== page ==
What is a hybrid working model?
We’ve moved so far from the awful days of March 2020 that it’s sometimes easy to forget the fear we all felt at the time. Is my job safe? Can my business operate remotely? Will the economy be able to cope? In the week after the Budget of 2020 it was clear more would need to be done, and panic really set it. The FTSE 100 dropped from circa 7,600 in mid-Jan to just under 5,200 on the 20th March and literally everyone I spoke with had struggled to sleep at some point that week. Yet nearly 18 months later, home working has been normalised, it’s been far more successful than anyone thought it could be, and for many sectors their whole way of working has changed – perhaps for good.
Talking to many of our clients within the financial services sector, hybrid working will be the norm for most going forwards. The upside could be enormous, from reduced property costs to a better work/life balance for working parents, and I think hybrid working will be embraced by the vast majority of firms if it is possible. However, as offices re-open with this new model of hybrid working, is this where the real challenges begin?
Working from home five days a week is no more flexible that being in the office full-time, but what they have in common as models is uniformity and predictability. Predictable means leadership teams can plan around them. Whilst everyone was working from home, managers had no option but to engage with their teams via video calls. Clients had no expectations of face to face meetings. Maintaining the status quo proved easier than anticipated for many firms, but new business proved a problem for some. Training was very difficult and younger staff undoubtedly had worse working conditions than more established colleagues. Some projects were accelerated (mainly digital transformation) whilst others requiring high levels of in person collaboration were put on hold. As frustrating of some of these issues are, it was predictable and for the most part it’s worked very well.
Having seen colleagues work so diligently, and also realising how popular remote working is, I think it would be hard for most firms to insist on full-time office working. In fact, for attraction and retention purposes, I think it’s a necessity to offer flexible working, but the desire to return to the office exists. It may also be necessary too, as patterns and expectations change as the economy reopens. I think this desire is quite strong at senior levels, but the reality is that this doesn’t need to be full-time. Some roles are better suited to being more home based than others, and some individuals work better remotely. The challenge now for employers is to identify what roles can operate remotely, what is the right level of engagement to maximise productivity, to best support clients, and to maintain culture. Indeed, how to maintain culture has been one of the biggest fears, along with the mental health of their teams, of many of the leaders I’ve spoken. How, though, will this work and what are the pitfalls?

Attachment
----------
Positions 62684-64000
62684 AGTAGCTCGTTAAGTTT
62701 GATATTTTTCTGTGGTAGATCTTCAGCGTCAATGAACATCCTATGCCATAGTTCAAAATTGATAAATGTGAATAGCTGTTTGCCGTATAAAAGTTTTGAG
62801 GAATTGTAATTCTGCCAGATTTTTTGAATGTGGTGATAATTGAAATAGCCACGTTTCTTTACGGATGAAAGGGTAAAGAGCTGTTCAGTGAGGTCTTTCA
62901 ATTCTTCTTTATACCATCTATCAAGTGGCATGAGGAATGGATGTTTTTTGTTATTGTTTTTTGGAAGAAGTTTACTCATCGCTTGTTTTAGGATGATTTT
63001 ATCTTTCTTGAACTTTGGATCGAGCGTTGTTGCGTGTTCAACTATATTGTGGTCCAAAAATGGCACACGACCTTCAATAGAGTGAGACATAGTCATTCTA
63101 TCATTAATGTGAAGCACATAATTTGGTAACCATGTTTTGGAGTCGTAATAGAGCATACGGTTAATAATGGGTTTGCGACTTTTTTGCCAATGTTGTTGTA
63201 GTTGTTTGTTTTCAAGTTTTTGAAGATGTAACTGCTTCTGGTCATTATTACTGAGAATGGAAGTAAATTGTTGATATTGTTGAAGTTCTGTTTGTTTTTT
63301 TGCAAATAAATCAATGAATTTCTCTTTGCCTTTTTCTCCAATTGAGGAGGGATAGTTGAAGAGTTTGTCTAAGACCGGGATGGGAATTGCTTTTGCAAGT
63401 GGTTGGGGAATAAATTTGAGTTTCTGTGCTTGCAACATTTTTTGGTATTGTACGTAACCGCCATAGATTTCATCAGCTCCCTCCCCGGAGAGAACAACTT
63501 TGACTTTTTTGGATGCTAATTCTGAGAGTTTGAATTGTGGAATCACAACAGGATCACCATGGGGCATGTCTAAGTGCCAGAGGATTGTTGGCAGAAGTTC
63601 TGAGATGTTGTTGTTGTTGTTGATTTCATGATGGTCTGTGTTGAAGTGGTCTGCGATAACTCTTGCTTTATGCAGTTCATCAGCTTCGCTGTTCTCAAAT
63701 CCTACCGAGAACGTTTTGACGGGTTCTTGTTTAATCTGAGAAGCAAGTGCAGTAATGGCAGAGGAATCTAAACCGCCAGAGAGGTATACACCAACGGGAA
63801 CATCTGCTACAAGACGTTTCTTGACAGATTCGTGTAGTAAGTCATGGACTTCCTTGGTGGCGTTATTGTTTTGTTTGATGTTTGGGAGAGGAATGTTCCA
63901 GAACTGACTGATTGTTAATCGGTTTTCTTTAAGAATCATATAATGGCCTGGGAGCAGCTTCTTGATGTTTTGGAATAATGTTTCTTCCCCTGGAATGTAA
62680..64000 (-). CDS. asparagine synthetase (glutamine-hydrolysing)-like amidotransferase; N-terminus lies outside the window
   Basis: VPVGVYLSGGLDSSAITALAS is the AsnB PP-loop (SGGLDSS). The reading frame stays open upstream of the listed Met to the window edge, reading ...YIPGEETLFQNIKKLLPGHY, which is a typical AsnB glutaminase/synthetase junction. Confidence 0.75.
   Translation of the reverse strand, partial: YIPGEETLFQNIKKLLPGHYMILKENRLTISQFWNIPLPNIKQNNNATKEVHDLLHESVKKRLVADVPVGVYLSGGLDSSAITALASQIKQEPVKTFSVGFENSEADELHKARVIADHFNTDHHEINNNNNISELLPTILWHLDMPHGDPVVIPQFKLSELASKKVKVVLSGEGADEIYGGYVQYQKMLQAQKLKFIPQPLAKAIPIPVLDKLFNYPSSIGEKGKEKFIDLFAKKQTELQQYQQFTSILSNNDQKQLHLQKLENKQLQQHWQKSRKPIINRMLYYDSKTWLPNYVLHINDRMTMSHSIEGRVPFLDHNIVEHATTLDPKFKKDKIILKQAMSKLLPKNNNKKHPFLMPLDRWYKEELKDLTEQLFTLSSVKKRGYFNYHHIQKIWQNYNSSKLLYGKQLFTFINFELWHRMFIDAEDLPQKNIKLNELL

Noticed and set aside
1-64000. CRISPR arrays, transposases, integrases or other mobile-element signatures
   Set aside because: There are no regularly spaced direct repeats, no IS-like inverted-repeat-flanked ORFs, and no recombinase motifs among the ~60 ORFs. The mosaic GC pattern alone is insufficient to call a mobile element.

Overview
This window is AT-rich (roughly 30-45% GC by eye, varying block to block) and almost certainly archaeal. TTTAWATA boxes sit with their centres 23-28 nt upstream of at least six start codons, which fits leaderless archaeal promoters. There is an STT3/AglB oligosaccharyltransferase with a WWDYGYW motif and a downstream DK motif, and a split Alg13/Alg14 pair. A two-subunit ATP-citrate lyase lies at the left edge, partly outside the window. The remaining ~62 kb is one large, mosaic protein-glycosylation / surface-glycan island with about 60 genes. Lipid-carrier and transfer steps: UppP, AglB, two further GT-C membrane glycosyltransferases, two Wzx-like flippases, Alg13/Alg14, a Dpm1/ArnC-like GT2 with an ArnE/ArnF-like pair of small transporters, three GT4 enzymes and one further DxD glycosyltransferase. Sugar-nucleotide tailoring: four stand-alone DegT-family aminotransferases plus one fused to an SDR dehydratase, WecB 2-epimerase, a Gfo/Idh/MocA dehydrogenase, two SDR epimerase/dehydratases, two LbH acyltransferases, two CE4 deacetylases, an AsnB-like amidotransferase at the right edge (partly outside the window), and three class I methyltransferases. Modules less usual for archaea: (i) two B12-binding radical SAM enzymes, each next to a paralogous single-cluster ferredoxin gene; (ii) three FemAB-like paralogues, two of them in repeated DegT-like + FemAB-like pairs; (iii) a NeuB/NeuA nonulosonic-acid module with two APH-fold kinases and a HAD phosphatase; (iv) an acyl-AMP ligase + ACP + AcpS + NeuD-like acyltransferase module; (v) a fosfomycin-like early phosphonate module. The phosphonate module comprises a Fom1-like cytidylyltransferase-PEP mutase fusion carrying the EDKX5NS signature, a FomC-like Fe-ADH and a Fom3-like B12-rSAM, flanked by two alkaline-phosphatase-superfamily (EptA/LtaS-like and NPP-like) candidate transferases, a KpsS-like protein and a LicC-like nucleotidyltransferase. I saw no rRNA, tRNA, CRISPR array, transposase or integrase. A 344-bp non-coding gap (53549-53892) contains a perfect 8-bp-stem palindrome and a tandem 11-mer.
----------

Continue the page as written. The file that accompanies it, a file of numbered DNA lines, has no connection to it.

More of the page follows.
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For most firms in the sector we support, I suspect that “core hours” will remain the same. In a recent survey we conducted, only 31% of respondees were keeping to their pre-pandemic working hours. Whilst this has huge lifestyle benefits, there can be connectivity issues for teams that require constant interaction. It’s a circle that many will need to square. Will managers struggle to know who is in the office from one day to the next? Will colleagues find it frustrating if they can’t access their colleagues with ease? After all you can just walk to their desk in an office. Will remote workers get the same career opportunities as those who are in the office regularly?
My own view is that all of these challenges are surmountable. We’ve achieved so much in the last 18 months, and the prize for making this work is potentially so good, that I think we’ll find a way to make it work. I’d prepare for a bit of a bumpy ride over the coming year, though, as the balance between individual needs and business needs finds balance.
About Fram Search
Established in 2010 by Simon Roderick, a recruiter with 20 years City recruitment experience, Fram Search is a specialist financial services recruitment consultancy. We focus on permanent and interim recruitment in the UK & internationally.
We provide high quality contingent and retained recruitment to boutiques and global brands. We have long established relationships and access to deep talent pools. Fram takes a highly consultative approach, and we have a quality over quantity ethos. We are proud that our contingent fill rate is nearly three the industry average and we augment our retained search methodology with rigorous psychometric testing. Champions of diversity & inclusion, all staff have undertaken unconscious bias training.
Please contact us on 01525 864 372 / [email protected] to learn more.
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